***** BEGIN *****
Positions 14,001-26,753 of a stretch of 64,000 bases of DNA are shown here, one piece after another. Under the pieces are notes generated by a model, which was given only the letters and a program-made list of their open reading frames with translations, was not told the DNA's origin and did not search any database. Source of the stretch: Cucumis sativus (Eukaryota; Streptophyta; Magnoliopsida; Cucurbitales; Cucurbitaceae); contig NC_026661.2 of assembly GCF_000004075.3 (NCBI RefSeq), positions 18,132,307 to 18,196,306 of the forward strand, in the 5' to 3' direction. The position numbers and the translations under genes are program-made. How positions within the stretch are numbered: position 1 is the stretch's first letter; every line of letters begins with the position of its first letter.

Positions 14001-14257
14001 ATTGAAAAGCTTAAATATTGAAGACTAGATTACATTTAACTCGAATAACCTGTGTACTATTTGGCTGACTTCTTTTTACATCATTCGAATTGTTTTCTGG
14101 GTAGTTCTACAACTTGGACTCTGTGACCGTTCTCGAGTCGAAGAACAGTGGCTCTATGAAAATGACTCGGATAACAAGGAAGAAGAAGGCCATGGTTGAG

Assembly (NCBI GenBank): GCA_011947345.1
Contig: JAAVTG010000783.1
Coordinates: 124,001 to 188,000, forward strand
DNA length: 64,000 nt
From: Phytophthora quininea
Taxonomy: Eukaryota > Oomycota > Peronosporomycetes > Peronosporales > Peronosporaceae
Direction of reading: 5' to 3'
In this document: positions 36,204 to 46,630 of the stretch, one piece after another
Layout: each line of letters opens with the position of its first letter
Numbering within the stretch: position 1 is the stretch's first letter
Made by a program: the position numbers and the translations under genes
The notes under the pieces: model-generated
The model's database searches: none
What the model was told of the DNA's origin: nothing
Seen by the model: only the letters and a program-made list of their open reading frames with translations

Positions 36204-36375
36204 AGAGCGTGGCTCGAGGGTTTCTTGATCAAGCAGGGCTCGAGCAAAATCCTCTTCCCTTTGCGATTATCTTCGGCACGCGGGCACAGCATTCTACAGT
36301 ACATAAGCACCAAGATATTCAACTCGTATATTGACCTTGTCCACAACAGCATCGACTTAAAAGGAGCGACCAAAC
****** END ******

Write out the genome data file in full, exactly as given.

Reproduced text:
Positions 14,001-26,753 of a stretch of 64,000 bases of DNA are shown here, one piece after another. Under the pieces are notes generated by a model, which was given only the letters and a program-made list of their open reading frames with translations, was not told the DNA's origin and did not search any database. Source of the stretch: Cucumis sativus (Eukaryota; Streptophyta; Magnoliopsida; Cucurbitales; Cucurbitaceae); contig NC_026661.2 of assembly GCF_000004075.3 (NCBI RefSeq), positions 18,132,307 to 18,196,306 of the forward strand, in the 5' to 3' direction. The position numbers and the translations under genes are program-made. How positions within the stretch are numbered: position 1 is the stretch's first letter; every line of letters begins with the position of its first letter.

Positions 14001-14257
14001 ATTGAAAAGCTTAAATATTGAAGACTAGATTACATTTAACTCGAATAACCTGTGTACTATTTGGCTGACTTCTTTTTACATCATTCGAATTGTTTTCTGG
14101 GTAGTTCTACAACTTGGACTCTGTGACCGTTCTCGAGTCGAAGAACAGTGGCTCTATGAAAATGACTCGGATAACAAGGAAGAAGAAGGCCATGGTTGAG

Assembly (NCBI GenBank): GCA_011947345.1
Contig: JAAVTG010000783.1
Coordinates: 124,001 to 188,000, forward strand
DNA length: 64,000 nt
From: Phytophthora quininea
Taxonomy: Eukaryota > Oomycota > Peronosporomycetes > Peronosporales > Peronosporaceae
Direction of reading: 5' to 3'
In this document: positions 36,204 to 46,630 of the stretch, one piece after another
Layout: each line of letters opens with the position of its first letter
Numbering within the stretch: position 1 is the stretch's first letter
Made by a program: the position numbers and the translations under genes
The notes under the pieces: model-generated
The model's database searches: none
What the model was told of the DNA's origin: nothing
Seen by the model: only the letters and a program-made list of their open reading frames with translations

Positions 36204-36375
36204 AGAGCGTGGCTCGAGGGTTTCTTGATCAAGCAGGGCTCGAGCAAAATCCTCTTCCCTTTGCGATTATCTTCGGCACGCGGGCACAGCATTCTACAGT
36301 ACATAAGCACCAAGATATTCAACTCGTATATTGACCTTGTCCACAACAGCATCGACTTAAAAGGAGCGACCAAAC